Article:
hel, norse goddess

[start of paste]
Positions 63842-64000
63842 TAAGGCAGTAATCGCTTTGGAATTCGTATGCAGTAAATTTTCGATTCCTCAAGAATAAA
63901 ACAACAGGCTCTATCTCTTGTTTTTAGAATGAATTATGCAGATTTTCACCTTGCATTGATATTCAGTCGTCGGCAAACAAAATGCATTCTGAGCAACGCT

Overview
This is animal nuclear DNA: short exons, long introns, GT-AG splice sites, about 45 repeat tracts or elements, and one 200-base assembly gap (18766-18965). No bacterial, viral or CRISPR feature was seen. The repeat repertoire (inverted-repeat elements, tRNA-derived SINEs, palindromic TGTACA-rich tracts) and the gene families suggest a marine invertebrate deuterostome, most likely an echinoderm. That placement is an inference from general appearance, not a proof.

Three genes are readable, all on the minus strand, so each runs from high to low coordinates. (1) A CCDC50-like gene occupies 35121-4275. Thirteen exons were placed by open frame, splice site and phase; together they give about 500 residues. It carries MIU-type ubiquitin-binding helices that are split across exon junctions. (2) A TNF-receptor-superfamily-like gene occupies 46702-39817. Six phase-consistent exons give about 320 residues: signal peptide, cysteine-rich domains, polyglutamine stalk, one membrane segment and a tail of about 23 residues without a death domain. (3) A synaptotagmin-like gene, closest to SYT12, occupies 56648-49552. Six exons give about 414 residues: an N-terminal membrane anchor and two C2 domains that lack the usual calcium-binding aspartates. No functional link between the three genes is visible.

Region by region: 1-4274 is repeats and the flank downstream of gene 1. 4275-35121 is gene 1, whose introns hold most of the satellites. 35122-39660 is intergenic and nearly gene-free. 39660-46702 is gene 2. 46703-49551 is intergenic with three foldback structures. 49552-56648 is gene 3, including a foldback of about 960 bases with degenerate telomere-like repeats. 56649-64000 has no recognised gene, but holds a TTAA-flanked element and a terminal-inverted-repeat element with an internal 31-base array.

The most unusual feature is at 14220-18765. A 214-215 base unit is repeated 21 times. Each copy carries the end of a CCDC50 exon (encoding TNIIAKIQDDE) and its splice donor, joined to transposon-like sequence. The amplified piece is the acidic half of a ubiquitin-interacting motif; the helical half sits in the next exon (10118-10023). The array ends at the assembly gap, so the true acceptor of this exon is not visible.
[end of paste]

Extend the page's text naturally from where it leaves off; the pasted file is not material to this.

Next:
Hel (Old Norse Hel, “Hidden”[1]) is a giantess and/or goddess who rules over the identically-named Hel, the underworld where many of the dead dwell. [9], The Poetic Edda, compiled in the 13th century from earlier traditional sources, features various poems that mention Hel. Hel is a goddess of Norse mythology.Her father is Loki, and her mother is Angrboða, a giantess.Her siblings are Jörmungandr and Fenrir.Her task is to reign over the realm of the dead, also called Hel or Neifelheim, where the dead peacefully go to in the afterlife to wait until Ragnarok, the end of the gods and Asgard. A Handbook of Germanic Etymology. Her name’s meaning of “Hidden” surely has to do with the underworld and the dead being “hidden” or buried beneath the ground. [3], Other related early Germanic terms and concepts include the compounds *halja-rūnō(n) and *halja-wītjan. In the underworld she is supposed to sit in judgment on souls. The downward slope may indicate that the rider is traveling towards the realm of the dead and the woman with the scepter may be a female ruler of that realm, corresponding to Hel. She was not an Aesir god, but one of the secondary Vanir gods. Hel is a legendary being in Norse mythology who is said to preside over a realm of the same name, where she receives a portion of the dead. [34], It has been suggested that several imitation medallions and bracteates of the Migration Period (ca. The name Hel, quite literally means "one that hides" or "one who covers up." Dogs and snakes are her's as well. [28] In chapter 46, King Eystein Halfdansson dies by being knocked overboard by a sail yard. "Egils saga" as collected in various (2001). The beloved god Baldur was slain by none other than Hel’s father, Loki, and the gods sent an emissary named Hermod to Hel in hopes of retrieving Baldur. [24] In chapter 16, "Hel's [...] relative or father" is given as a kenning for Loki. High details that in this realm Hel has "great Mansions" with extremely high walls and immense gates, a hall called Éljúðnir, a dish called "Hunger," a knife called "Famine," the servant Ganglati (Old Norse "lazy walker"[18]), the serving-maid Ganglöt (also "lazy walker"[18]), the entrance threshold "Stumbling-block," the bed "Sick-bed," and the curtains "Gleaming-bale." Hel, in Norse mythology, originally the name of the world of the dead; it later came to mean the goddess of death.Hel was one of the children of the trickster god Loki, and her kingdom was said to lie downward and northward.It was called Niflheim, or the World of Darkness, and appears to have been divided into several sections, one of which was Náströnd, the shore of corpses. [2] This makes her part of a highly dangerous and disreputable family. "Frauen und Brakteaten - eine Skizze" in. Simek (2007:44); Pesch (2002:70); Bonnetain (2006:327). In particular the bracteates IK 14 and IK 124 depict a rider traveling down a slope and coming upon a female being holding a scepter or a staff. Her manservant is Ganglati and her maidservant is Ganglot (which both can be translated as “tardy”). Scardigli, Piergiuseppe, Die Goten: Sprache und Kultur (1973) pp. Because of how sparsely-defined her character is, many scholars view Hel as more of a late literary personification of the grave than a goddess who was actually worshiped or appeased in her own right. Loki and Angrboda had three children: the wolf Fenrir; the serpent Jörmungandr; and Hel, their only daughter. Her hall in Helheim is called Eljudnir, Home of the Dead. Hel (meaning Hidden in Old Norse) is the daughter of the god of mischief Loki and the giantess Angrboda (Anguish-boding from Old Norse). In addition, she is mentioned in poems recorded in Heimskringla and Egils saga that date from the 9th and 10th centuries, respectively. Hel ("the Hidden" from the word hel, "to conceal") is the Norse Goddess of the dead, ruler of the Land of Mist, Niflheim or Niflhel located in the far north--a cold, damp place that is home to frost giants and dwarves. "[39], Jacob Grimm theorized that Hel (whom he refers to here as Halja, the theorized Proto-Germanic form of the term) is essentially an "image of a greedy, unrestoring, female deity" and that "the higher we are allowed to penetrate into our antiquities, the less hellish and more godlike may Halja appear. The Road to Hel: A Study of the Conception of the Dead in Old Norse Literature. This page was last edited on 27 November 2020, at 18:26. She seems perfectly suited to Halloween and all of its' traditional images. Hel is a legendary being in Norse mythology who is said to preside over a realm of the same name, where she receives a portion of the dead. Source: selenit /Adobe Stock . Hermod pleaded with Hel, telling her how every living thing was in sorrow over the loss of Baldur. This includes those who die of natural causes and old age. p. 156, 168. Some sources have claimed that Hel was located within the realm of Niflhel or Niflheim (“the place of mists”). [12] In Atlamál, the phrases "Hel has half of us" and "sent off to Hel" are used in reference to death, though it could be a reference to the location and not the being, if not both. In addition, Grimm says that a wagon was once ascribed to Hel, with which Hel made journeys. A section from Ynglingatal follows, describing that Eystein "fared to" Hel (referred to as "Býleistr's-brother's-daughter"). [4] The feminine noun *halja-rūnō(n) is formed with *haljō- 'hell' attached to *rūno 'mystery, secret' > runes. © Daniel McCoy 2012-2019. "Hel Our Queen: An Old Norse Analogue to an Old English Female Hell" as collected in. (2002). The Prose Edda. Lehmann, Winfred, A Gothic Etymological Dictionary (1986). In the pantheon of villains in Norse mythology, Hela is the ruler of death. According to the thirteenth-century Icelandic scholar Snorri Sturluson, Hel is the daughter of Loki and the giantess Angrboda (Old Norse Angrboða, “Anguish-boding”), and therefore the sister of the wolf Fenrir and the world serpent, Jormungand. A poem from the 9th-century Ynglingatal that forms the basis of Ynglinga saga is then quoted that describes Hel's taking of Dyggvi: In chapter 45, a section from Ynglingatal is given which refers to Hel as "howes'-warder" (meaning "guardian of the graves") and as taking King Halfdan Hvitbeinn from life. [1][2] It derives, ultimately, from the Proto-Indo-European verbal root *ḱel- 'to conceal, cover, protect' (compare with Latin cēlō, Old Irish ceilid, Greek kalúptō). The gods had abducted Hel and her brothers from Angrboda’s hall. Hel was one of three children born to Loki and Angrboða. Hel is a goddess of Norse mythology.Her father is Loki, and her mother is Angrboða, a giantess.Her siblings are Jörmungandr and Fenrir.Her task is to reign over the realm of the dead, also called Hel or Neifelheim, where the dead peacefully go to in the afterlife to wait until Ragnarok, the end of the gods and Asgard. Only one giantess, who was probably Loki in disguise, refused. The saga attributes the poem to 10th century skald Egill Skallagrímsson, and writes that it was composed by Egill after the death of his son Gunnar. The Old Norse divine name Hel is identical to the name of the location over which she rules. High describes Hel as "half black and half flesh-coloured," adding that this makes her easily recognizable, and furthermore that Hel is "rather downcast and fierce-looking."[19]. HEL, NORSE GODDESS OF THE DEAD. Hel, also known as Hella, Holle or Hulda, was the Norse and Teutonic Goddess, Queen and Ruler of the Underworld, which was known as Niflheim, or Helheim, the Kingdom of the Dead. It’s presided over by a fearsome goddess whose name is also Hel. She was sent by Odin to Helheim/Niflheim to preside over the spirits of the dead, except for those who were killed in battle and went to Valhalla. In the same source, her appearance is described as half blue and half flesh-coloured and further as having a gloomy, downcast appearance. Very few friends. Davidson explains that "whether this personification has originally been based on a belief in a goddess of death called Hel is another question," but that she does not believe that the surviving sources give any reason to believe so. When Balder, beloved son of Odin and Frigg, is slain in a game, thanks to the machinations of Loki, Balder finds himself in Helheim. This Goddess is Queen of the underworld and despite her banishment the other Gods have to respect her judgement as shown when she refuses to let Baldr return to the living. p. 84. If it is Hel she is presumably greeting the dying Baldr as he comes to her realm. 5. All but a giantess (Loki in disguise) wept for him, so he will stay dead until Ragnarök. [35], Some B-class bracteates showing three godly figures have been interpreted as depicting Baldr's death, the best known of these is the Fakse bracteate. [11] In Fáfnismál, the hero Sigurd stands before the mortally wounded body of the dragon Fáfnir, and states that Fáfnir lies in pieces, where "Hel can take" him. "Mál nr. Her power had been greatly weakened since belief in her faded, but she … But because of that one refusal, the terms of Hel’s offer weren’t met, and Hel kept Baldur in her cold clutches. [2] Snorri Sturluson. Upon their arrival, Odin threw Jörmungandr into "that deep sea that lies round all lands," Odin threw Hel into Niflheim, and bestowed upon her authority over nine worlds, in that she must "administer board and lodging to those sent to her, and that is those who die of sickness or old age." Welcome to the online shrine of Hela (or Hel), the Goddess of Death and Lady of the Underworld in Norse/Germanic mythos. By Valda Roric . Her hall in Helheim is called Eljudnir, Home of the Dead. They cast her in the underworld, into which she distributes those who are sent to her; the wicked and those who died of sickness or old age. p. 138. In chapter 34 of the book Gylfaginning, Hel is listed by High as one of the three children of Loki and Angrboða; the wolf Fenrir, the serpent Jörmungandr, and Hel. Simek, Rudolf. Yet for all this she is "the recipient of ardent devotion from countless devotees who approach her as their mother" [...]. She has a knife called \"Famine\", a plate called \"Hunger\", a bed called \"D… To see more Viking articles, click here. "[22] In chapter 51, High describes the events of Ragnarök, and details that when Loki arrives at the field Vígríðr "all of Hel's people" will arrive with him. Devastated by the loss, Odin and Frigg send Hermod, another of the Aesir gods, to Helheim in order to ask Hel, as goddess of the underworld, to allow Balder to return to the world of the living. Death is periphrased as "joy of the troll-woman"[15] (or "ogress"[16]) and ostensibly it is Hel being referred to as the troll-woman or the ogre (flagð), although it may otherwise be some unspecified dís. [25] In chapter 50, Hel is referenced ("to join the company of the quite monstrous wolf's sister") in the skaldic poem Ragnarsdrápa.[26]. Pesch, Alexandra. She’s mostly mentioned only in passing. While this site provides the ultimate online introduction to the topic, my book The Viking Spirit provides the ultimate introduction to Norse mythology and religion period. Looking for more great information on Norse mythology and religion? Hel's royal residence was called Eljudnir where two servants Ganglati and Ganglot … Suffice it to say that Hel is a part of a rather dysfunctional and maligned family. The final stanza of the poem contains a mention of Hel, though not by name: In the account of Baldr's death in Saxo Grammaticus' early 13th century work Gesta Danorum, the dying Baldr has a dream visitation from Proserpina (here translated as "the goddess of death"): The following night the goddess of death appeared to him in a dream standing at his side, and declared that in three days time she would clasp him in her arms. The two races fought in the past and Freya was sent to live in Asgard the word of Aesir gods as a hostage. In chapter 17, the king Dyggvi dies of sickness. [47] Rudolf Simek theorizes that the figure of Hel is "probably a very late personification of the underworld Hel," and says that "the first scriptures using the goddess Hel are found at the end of the 10th and in the 11th centuries." However, her personality is little-developed in what survives of Old Norse literature. [1] Orel, Vladimir. It was her job to determine the fate of the souls who entered her realm. "[46] He also draws a parallel between the personified Hel's banishment to the underworld and the binding of Fenrir as part of a recurring theme of the bound monster, where an enemy of the gods is bound but destined to break free at Ragnarok. In Norse mythology, Hel is the queen of the realm of the dead. Hel (also known as Hela), also referred to as the " Two-Faced Terror ", is an ancient goddess of the dead within the Norse mythology who presides over the realm of the same name (and/or Niflheim) which serves a basis for the Christian concept of Hell, where she receives a portion of the dead. All rights reserved. [42], Hilda Ellis Davidson (1948) states that Hel "as a goddess" in surviving sources seems to belong to a genre of literary personification, that the word hel is generally "used simply to signify death or the grave," and that the word often appears as the equivalent to the English 'death,' which Davidson states "naturally lends itself to personification by poets." High continues that, once the gods found that these three children are being brought up in the land of Jötunheimr, and when the gods "traced prophecies that from these siblings great mischief and disaster would arise for them" then the gods expected a lot of trouble from the three children, partially due to the nature of the mother of the children, yet worse so due to the nature of their father. Hermod and the other gods went around and got almost everything in the cosmos to weep for Baldur. Half-zombie.Modern Analogue: Weird loner goth kid who becomes a dictator and punishes preps. Every single person who dies from an illness, age, or is considered a coward or dishonorable by the Gods and Goddesses will end up in her realm called Helheim. 1968. "[48] However, Simek also cites Hel as possibly appearing as one of three figures appearing together on Migration Period B-bracteates. If anyone speaks against him or refuses to cry, then he will remain with Hel. [44], Davidson further compares to early attestations of the Irish goddesses Badb (Davidson points to the description of Badb from The Destruction of Da Choca's Hostel where Badb is wearing a dusky mantle, has a large mouth, is dark in color, and has gray hair falling over her shoulders, or, alternatively, "as a red figure on the edge of the ford, washing the chariot of a king doomed to die") and The Morrígan. The goddess Frigg asks who among the Æsir will earn "all her love and favour" by riding to Hel, the location, to try to find Baldr, and offer Hel herself a ransom. Davidson adds that "yet this is not the impression given in the account of Hermod's ride to Hel later in Gylfaginning (49)" and points out that here Hel "[speaks] with authority as ruler of the underworld" and that from her realm "gifts are sent back to Frigg and Fulla by Balder's wife Nanna as from a friendly kingdom." In the Poetic Edda, Prose Edda, and Heimskringla, Hel is referred to as a daughter of Loki. Of this we have a particularly strong guarantee in her affinity to the Indian Bhavani, who travels about and bathes like Nerthus and Holda, but is likewise called Kali or Mahakali, the great black goddess. "Queen Hel" is not mentioned elsewhere in the saga. The next morning, Hermóðr begs Hel to allow Baldr to ride home with him, and tells her about the great weeping the Æsir have done upon Baldr's death. Goddess of … They cast her in the underworld, into which she distributes those who are sent to her; the wicked and those who died of sickness or old age. Occasionally, it’s also referred to as “Helheim,” “The Realm of Hel,” although this is much more common in the secondary literature than in the Old Norse primary sources. This office, the similar name and the black hue [...] make her exceedingly like Halja. 1993. [17], High says that Odin sent the gods to gather the children and bring them to him. The name Hel, quite literally means "one that hides" or "one who covers up." Top image: Hel is the Norse goddess of the underworld. Hecate is a triple goddess and her symbols include many plants, oaks, yew and others among them. Snorri describes her appearance as being half-black, half-white, and with a perpetually grim and fierce expression on her face.[3]. [23], In chapter 5 of the Prose Edda book Skáldskaparmál, Hel is mentioned in a kenning for Baldr ("Hel's companion"). In the Poetic Edda poem Völuspá, Hel's realm is referred to as the "Halls of Hel. An episode in the Latin work Gesta Danorum, written in the 12th century by Saxo … Hecate is Goddess of crossroads, the night, magic, fields, and ghosts. Hela resides in Helheim, the lowest world at the roots of the sacred World Tree, and She gathers all the souls of those folk of the Northern Tradition who are not claimed by specific patron deities. [8], Hel is also etymologically related–although distantly that time–to the Old Norse word Valhöll 'Valhalla', literally 'hall of the slain', and to the English word hall, both likewise deriving from Proto-Indo-European *ḱel- via the Proto-Germanic root *hallō- 'covered place, hall'. [33], Scholars have assumed that Saxo used Proserpina as a goddess equivalent to the Norse Hel. The Norse goddess Hel is one of Loki's children and rules in one of the lowest realms of the world tree, Helheim. After the death of Baldr at her father's hands, she agreed to resurrect him only if all living things cried for the fallen god. Norse Underworld Goddess Also known as Hela, Hell Underworld Ice Queen and Goddess of the Inglorious Dead She rules Helheim, the Norse Underworld, with an icy fist. Hel, also known as Hella, Holle or Hulda, was the Norse and Teutonic Goddess, Queen and Ruler of the Underworld, which was known as Niflheim, or Helheim, the Kingdom of the Dead. Learn about her place in Norse mythology in this myth series. She told Hermod – in a taunting way, we can imagine – that she would only consent to release Baldur if every last thing in the universe wept for him. Superpowers: Owns a hellish underworld.Weaknesses: Susceptible to sulking. The Prose Edda details that Hel rules over vast mansions with many servants in her underworld realm and plays a key role in the attempted resurrection of the god Baldr. [38], Michael Bell says that while Hel "might at first appear to be identical with the well-known pagan goddess of the Norse underworld" as described in chapter 34 of Gylfaginning, "in the combined light of the Old English and Old Norse versions of Nicodemus she casts quite a different a shadow," and that in Bartholomeus saga postola "she is clearly the queen of the Christian, not pagan, underworld. first centuries AD) feature depictions of Hel. [36], The Old English Gospel of Nicodemus, preserved in two manuscripts from the 11th century, contains a female figure referred to as Seo hell who engages in flyting with Satan and tells him to leave her dwelling (Old English ut of mynre onwununge). Hel is attested in the Poetic Edda, compiled in the 13th century from earlier traditional sources, and the Prose Edda, written in the 13th century by Snorri Sturluson. In all the stories from Norse mythology, the goddess of death plays her most important role in the death of Balder. As the children's birth were one of the catalysts for Ragnarök, she and her brothers were placed under careful watch, with Hel becoming queen of the dishonorable dead. Located in the cold, dark north, Hel was surrounded by sturdy walls and a river that gave off the sound of clanging swords. In the Heimskringla book Ynglinga saga, written in the 13th century by Snorri Sturluson, Hel is referred to, though never by name. Translated by Angela Hall. It has descendant cognates in the Old English helle-rúne 'possessed woman, sorceress, diviner',[5] the Old High German helli-rūna 'magic', and perhaps in the Latinized Gothic form haliurunnae,[4] although its second element may derive instead from rinnan 'to run, go', leading to Gothic *haljurunna as the 'one who travels to the netherworld'. Hermod asks if they can have Balder back again and Hel [the goddess who presides over the realm of the same name] says they can – under certain conditions.” (2001). The gods had abducted Hel and her brothers from Angrboda's hall. [2] The Old Irish masculine noun cel 'dissolution, extinction, death' is also related. This in relation to the Viking Age, meant if you didn’t die in battle you would simply just go to Hel. Simek states that the allegorical description of Hel's house in Gylfaginning "clearly stands in the Christian tradition," and that "on the whole nothing speaks in favour of there being a belief in Hel in pre-Christian times. I’ve also written a popular list of The 10 Best Norse Mythology Books, which you’ll probably find helpful in your pursuit. Hermod pleads with Hel, explaining that Balder is the most beloved being in the Nors… Get on your knees, mortals, for now, it is time to talk about Hel,Continue reading … Hel (Old Norse Hel, “Hidden”) is a giantess and/or goddess who rules over the identically-named Hel, the underworld where many of the dead dwell. Hel also has two brothers from the same union – the giant wolf and slayer of Odin Fenrir and the world serpent and killer of Thor, Jörmungandr. The Icelanders' saga Egils saga contains the poem Sonatorrek. In the story, a devil is hiding within a pagan idol, and bound by Bartholomew's spiritual powers to acknowledge himself and confess, the devil refers to Jesus as the one which "made war on Hel our queen" (Old Norse heriaði a Hel drottning vara). Other spellings of her name include Hell, Hel, Hela and Halja. Thus, Hel’s realm and its inhabitants continued to influence the world of the living. heathentemple: “ Hel or Hela is the goddess of the underworld in Norse mythology and ruler over the dead who do not go to Valhalla. Davidson adds that, on the other hand, various other examples of "certain supernatural women" connected with death are to be found in sources for Norse mythology, that they "seem to have been closely connected with the world of death, and were pictured as welcoming dead warriors," and that the depiction of Hel "as a goddess" in Gylfaginning "might well owe something to these."[43]. In addition, she is mentioned in poems recorded in Heimskringla and Egils saga that date from the 9th and 10th centuries, respectively. In a later work (1998), Davidson states that the description of Hel found in chapter 33 of Gylfaginning "hardly suggests a goddess." Ellis, Hilda Roderick. Davidson concludes that, in these examples, "here we have the fierce destructive side of death, with a strong emphasis on its physical horrors, so perhaps we should not assume that the gruesome figure of Hel is wholly Snorri's literary invention. Hel is attested in the Poetic Edda, compiled in the 13th century from earlier traditional sources, and the Prose Edda, written in the 13th century by Snorri Sturluson. Who Were the Indo-Europeans and Why Do They Matter. The Old Norse Language and How to Learn It, The Swastika – Its Ancient Origins and Modern (Mis)use. A goddess of unusual beauty rejected by the gods and condemned to the Underworld of Neflheim upon the discovery of her corpse-like profile.. Find out about Hela, the beautiful yet feared Norse goddess of death, who inspired Marvel's character, played in the movies by Cate Blanchett. She has a knife called “Famine”, a plate called “Hunger”, a bed called “Disease”, and bed curtains called “Misfortune”. The goddess and her home lived long in Norse legends . As her name somewhat suggests, Hel was the Norse goddess of the dead. Scudder, Bernard (Trans.) Hermóðr arrives in Hel's hall, finds his brother Baldr there, and stays the night. "[14], Hel may also be alluded to in Hamðismál. It stems from the Proto-Germanic feminine noun *haljō- 'concealed place, the underworld' (compare with Gothic halja, Old English hel, Old Frisian helle, Old Saxon hellia, Old High German hella), itself a derivative of *helan- 'to cover > conceal, hide' (compare with OE helan, OF hela, OS helan, OHG helan). Two of the figures are understood to be Baldr and Odin while both Loki and Hel have been proposed as candidates for the third figure. She haunts the battlefield or cremation ground and squats on corpses. This is highlighted in Watkins (2000:38). "[10] In stanza 31 of Grímnismál, Hel is listed as living beneath one of three roots growing from the world tree Yggdrasil. “Hel has a perfectly ordinary hall, with people are sitting on benches drinking beer and having a great feast. Welcome! Updated on September 11, 2020. She grew up with Fenrir and Jörmungandr in Jotunheim, land of the giants, until Odin, ruler o… In Norse mythology, Hel’s father was the trickster god Lokiand her mother the giantess Angrboda. By Hannah Jane Cohen, published in Reykjavik Grapevine on Nov 19, 2020. [21], Later in the chapter, after the female jötunn Þökk refuses to weep for the dead Baldr, she responds in verse, ending with "let Hel hold what she has. Hel Basics. Hel, Norse Goddess of the Dead and the Underworld You cannot separate light from its shadow. Scholarly theories have been proposed about Hel's potential connections to figures appearing in the 11th-century Old English Gospel of Nicodemus and Old Norse Bartholomeus saga postola, that she may have been considered a goddess with potential Indo-European parallels in Bhavani, Kali, and Mahakali or that Hel may have become a being only as a late personification of the location of the same name. She described herself as "Death's little sister," possessing a degree of his power over life and death without possessing the full range of his power. [6][7] The neutral noun *halja-wītjan is composed of the same root *haljō- attached to *wītjan (compare with Goth. [20] Hel says the love people have for Baldr that Hermóðr has claimed must be tested, stating: If all things in the world, alive or dead, weep for him, then he will be allowed to return to the Æsir. The Anglo-Saxon and Norse Goddess of the Underworld is honored annually on the Day of Hel (July 10th) with prayers, the lighting of black candles, and offerings of … 70-71. Dictionary of Northern Mythology. Gylfaginning, chapter 34. Like Snorri's Hel, she is terrifying to in appearance, black or dark in colour, usually naked, adorned with severed heads or arms or the corpses of children, her lips smeared with blood. [4] Due to the lack of conclusive evidence either way, this must remain an open question. Hel is generally presented as being rather greedy, harsh, and cruel, or at least indifferent to the concerns of both the living and the dead. Her father was Loki, and her siblings were the Fenrir wolf and the serpent Jörmungandr. "[40], Grimm theorizes that the Helhest, a three legged-horse that roams the countryside "as a harbinger of plague and pestilence" in Danish folklore, was originally the steed of the goddess Hel, and that on this steed Hel roamed the land "picking up the dead that were her due." Grimm, Jacob (James Steven Stallybrass Trans.) "[37], The Old Norse Bartholomeus saga postola, an account of the life of Saint Bartholomew dating from the 13th century, mentions a "Queen Hel." Hel is attested to in the Prose and Poetic Eddas, in Hemskringla and Egils Saga.She is mentioned in the Gesta Denorum, and her name appears on bracteates (metal disc jewelry) from the Viking period, in Skaldic poetry, and on the Setre Comb, a 6th century artifact. The god Hermóðr volunteers and sets off upon the eight-legged horse Sleipnir to Hel. 2003. It was no idle vision, for after three days the acute pain of his injury brought his end. In the Prose Edda book Gylfaginning, Hel is described as having been appointed by the god Odin as ruler of a realm of the same name, located in Niflheim. [49], In January 2017, the Icelandic Naming Committee ruled that parents could not name their child Hel "on the grounds that the name would cause the child significant distress and trouble as it grows up".[50][51]. Staff A (2017). Regarding Seo Hell in the Old English Gospel of Nicodemus, Michael Bell states that "her vivid personification in a dramatically excellent scene suggests that her gender is more than grammatical, and invites comparison with the Old Norse underworld goddess Hel and the Frau Holle of German folklore, to say nothing of underworld goddesses in other cultures" yet adds that "the possibility that these genders are merely grammatical is strengthened by the fact that an Old Norse version of Nicodemus, possibly translated under English influence, personifies Hell in the neutral (Old Norse þat helvíti). Who is Hel? And Halja is one of the oldest and commonest conceptions of our heathenism. Her name’s meaning of “Hidden” surely has to do with the underworld and the dead being “hidden” or buried beneath the ground. Davidson (1998:178) quoting 'the recipient ...' from Kinsley (1989:116). In Norse mythology, Hel features as the goddess of the underworld. Hel (Old Norse Hel, “Hidden;” [1] pronounced like the English word “Hell”) is the most general name for the underworld where many of the dead dwell. [29] In chapter 47, the deceased Eystein's son King Halfdan dies of an illness, and the excerpt provided in the chapter describes his fate thereafter, a portion of which references Hel: In a stanza from Ynglingatal recorded in chapter 72 of the Heimskringla book Saga of Harald Sigurdsson, "given to Hel" is again used as a phrase to referring to death.[31]. It actually translates to “one who hides”. "Naming committee stops parents from naming daughter after goddess of the underworld". 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The goddess and her symbols include many plants, oaks, yew others! On Norse mythology, Norse, mythology giantess, who was probably Loki in,... The Poetic Edda, Prose Edda, written in the 13th century by Snorri.... Name and the black hue [... ] make her exceedingly like Halja as “ tardy ” ) Loki... The fate of the underworld she is mentioned in poems recorded in Heimskringla and Egils ''! To sit in judgment on souls described as half blue and half flesh-coloured and further as having great! To live in Asgard the word of Aesir gods as a goddess equivalent to the Viking Age, meant you! Learn about her place in Norse cosmology, Hel 's [... ] relative or father is... Fought in the Poetic Edda, and stays the night, magic, fields, and Heimskringla, Hel referred... Norse legends and disreputable family masculine noun cel 'dissolution, extinction, death is! Noun Hel is one of the dead the souls who entered her realm conclusive evidence way. Death of Balder ( referred to as a daughter of Loki translated as “ tardy ” ) and punishes.!, Piergiuseppe, die Goten: Sprache und Kultur ( 1973 ) pp it, the Swastika – its Origins! [ 15 ] [ 16 ], it has been suggested that several imitation medallions bracteates. Exceedingly like Halja stories from Norse mythology, the goddess and her maidservant is Ganglot ( both. Dies of sickness referred to as the `` High hall of Hel as `` Býleistr's-brother's-daughter '' ) ascribed Hel... To cry, then he will stay dead until Ragnarök myth in which she prominently! “ Hel has a perfectly ordinary hall, with people are sitting on benches drinking beer and a! Extinction, death ' is also Hel hall, finds his brother Baldr there, and her Home long. Makes her part of a rather dysfunctional and maligned family of Niflhel or Niflheim ( the! That presides over the loss of Baldur ), the goddess of the Hermóðr... Hecate is a part of a highly dangerous and disreputable family 28 ] in chapter 46, king Halfdansson! Loki 's children and bring them to him oldest and commonest conceptions of our heathenism Hel our:... Brakteaten - eine Skizze '' in, this must remain an open question ) and * halja-wītjan 2007:44... Swastika – its Ancient Origins and Modern ( Mis ) use Halja is one of 's! Supposed to sit in judgment on souls only surviving myth in which features! What survives of Old Norse literature together on Migration Period B-bracteates Home the! Relation to the online shrine of Hela ( or Hel ), the night, magic fields! Perfectly suited hel, norse goddess Halloween and all of its ' traditional images downcast appearance abducted Hel and her Home long. Born to Loki and Angrboða just go to Hel bring them to him, a Etymological. Centuries, respectively feminine proper noun Hel is the Norse Hel lehmann,,... The `` Halls of Hel a great feast ’ t die in battle you would simply just go to:. The eight-legged horse Sleipnir to Hel it to say that Hel was one of three children born to and... Name include Hell, Hel ’ s presided over by a fearsome goddess whose name is also.... And Hel, Continue reading … Hel Basics her realm ; Grimm ( 2004:314.! That Eystein `` fared to '' Hel ( referred to in the Poetic Edda, compiled in the Prose,. Her place in Norse mythology in this myth series in one of Loki the pain... Giantess Angrboda s presided over by a fearsome goddess whose name is also Hel ( Steven... Stallybrass Trans. II 356 ) ; Pesch ( 2002:70 ) ; Bonnetain ( 2006:327.! `` [ 48 ] However, Simek also cites Hel as possibly appearing as one of the souls who her... Disreputable family becomes a dictator and punishes preps beer and having a great feast, Continue reading … Basics. And all of its ' traditional images one giantess, who was probably Loki in disguise wept., die Goten: Sprache und Kultur ( 1973 ) pp chapter 46 king! And concepts include the compounds * halja-rūnō ( n ) and * halja-wītjan mists ”.! Squats on corpses dangerous and disreputable family Asgard the word of Aesir as... Its ' traditional images the similar name and the serpent Jörmungandr was her job to determine the fate the! 2 ] this makes her part of a rather dysfunctional and maligned family Why... Saxo used Proserpina as a hostage Baldrs draumar, Odin rides towards the `` High hall Hel! [ 24 ] in chapter 16, `` Hel our Queen: an Norse. And punishes preps, Norse, mythology mythology and religion say that Hel was the Norse goddess the! And Halja like Halja in judgment on souls Saxo used Proserpina as a goddess equivalent to the name the. Word of Aesir gods as a kenning for Loki - eine Skizze '' in same source, her is... Them to him perfectly ordinary hall, with people are sitting on benches drinking beer and having a,! Myth series had three children: the wolf Fenrir ; the serpent.. It is Hel she is presumably greeting the dying Baldr as he to! [ 15 ] [ 16 ], Hel ’ s hall open.. ( 1986 ) job to determine the fate of the lowest Realms of the dead death... Comes to her realm masculine noun cel 'dissolution, extinction, death ' is also related )! Thing was in sorrow over the realm, Old Norse feminine proper Hel.: Sprache und Kultur ( 1973 ) pp 1989:116 ) was one of the dead chapter 17, Swastika. Grapevine on Nov 19, 2020: Sprache und Kultur ( 1973 ) pp, yew and among... Due to the Viking Age, meant if you didn ’ t give her. And how to learn it, the Poetic Edda poem Völuspá, Hel was one of.. Include the compounds * halja-rūnō ( n ) and * halja-wītjan chapter 16 ``... Her job to determine the fate of the underworld Hel wouldn ’ t die in you. All of its ' traditional images wolf and the black hue [... ] make her exceedingly Halja. Describes the events surrounding the death of Baldur a daughter of Loki now, it time!, Simek also cites Hel as possibly appearing as one of the entity that presides over realm... To Halloween and all of its ' traditional images mythology, Hel one. The cosmos to weep for Baldur gods had abducted Hel and her siblings were Fenrir! In stanza 4 of Baldrs draumar, Odin rides towards the `` High hall of Hel,... Hue [... ] make her exceedingly like Halja one that hides or. 10Th centuries, respectively it was her job to determine the fate of the who. Etymological Dictionary ( 1986 ) to “ one who covers up. related early Germanic terms and concepts include compounds. Serpent Jörmungandr to in Hamðismál Hell '' as collected in was sent to in... Saga '' as collected in Hel, Hela and Halja is one the. Hel is one of three children: the wolf Fenrir ; the serpent Jörmungandr ; and Hel, her... For after three days the acute pain of his injury brought his end it was no idle vision, after! Continue reading … Hel Basics telling her how every living thing was in over. The goddess of crossroads, the Swastika – its Ancient Origins and Modern ( Mis ) use a goddess to... Goddess and her symbols include many plants, oaks, yew and others among.. Simply just go to Hel, quite literally means `` one who covers.... Dictionary ( 1986 ) Norse divine name Hel, quite literally means one! Angrboda had three children born to Loki and Angrboda had three children born Loki. Her maidservant is Ganglot ( which both can be translated as “ tardy ” ) maligned. '' is given as a hostage to gather the children and bring them to him image: is. And how to learn it, the night, magic, fields, and,! Thing was in sorrow over the loss of Baldur giantess ( Loki in disguise, refused to! On Norse mythology, Hel hel, norse goddess also be alluded to in the Poetic Edda Völuspá. Dysfunctional and maligned family on your knees, mortals, for now, it has been that...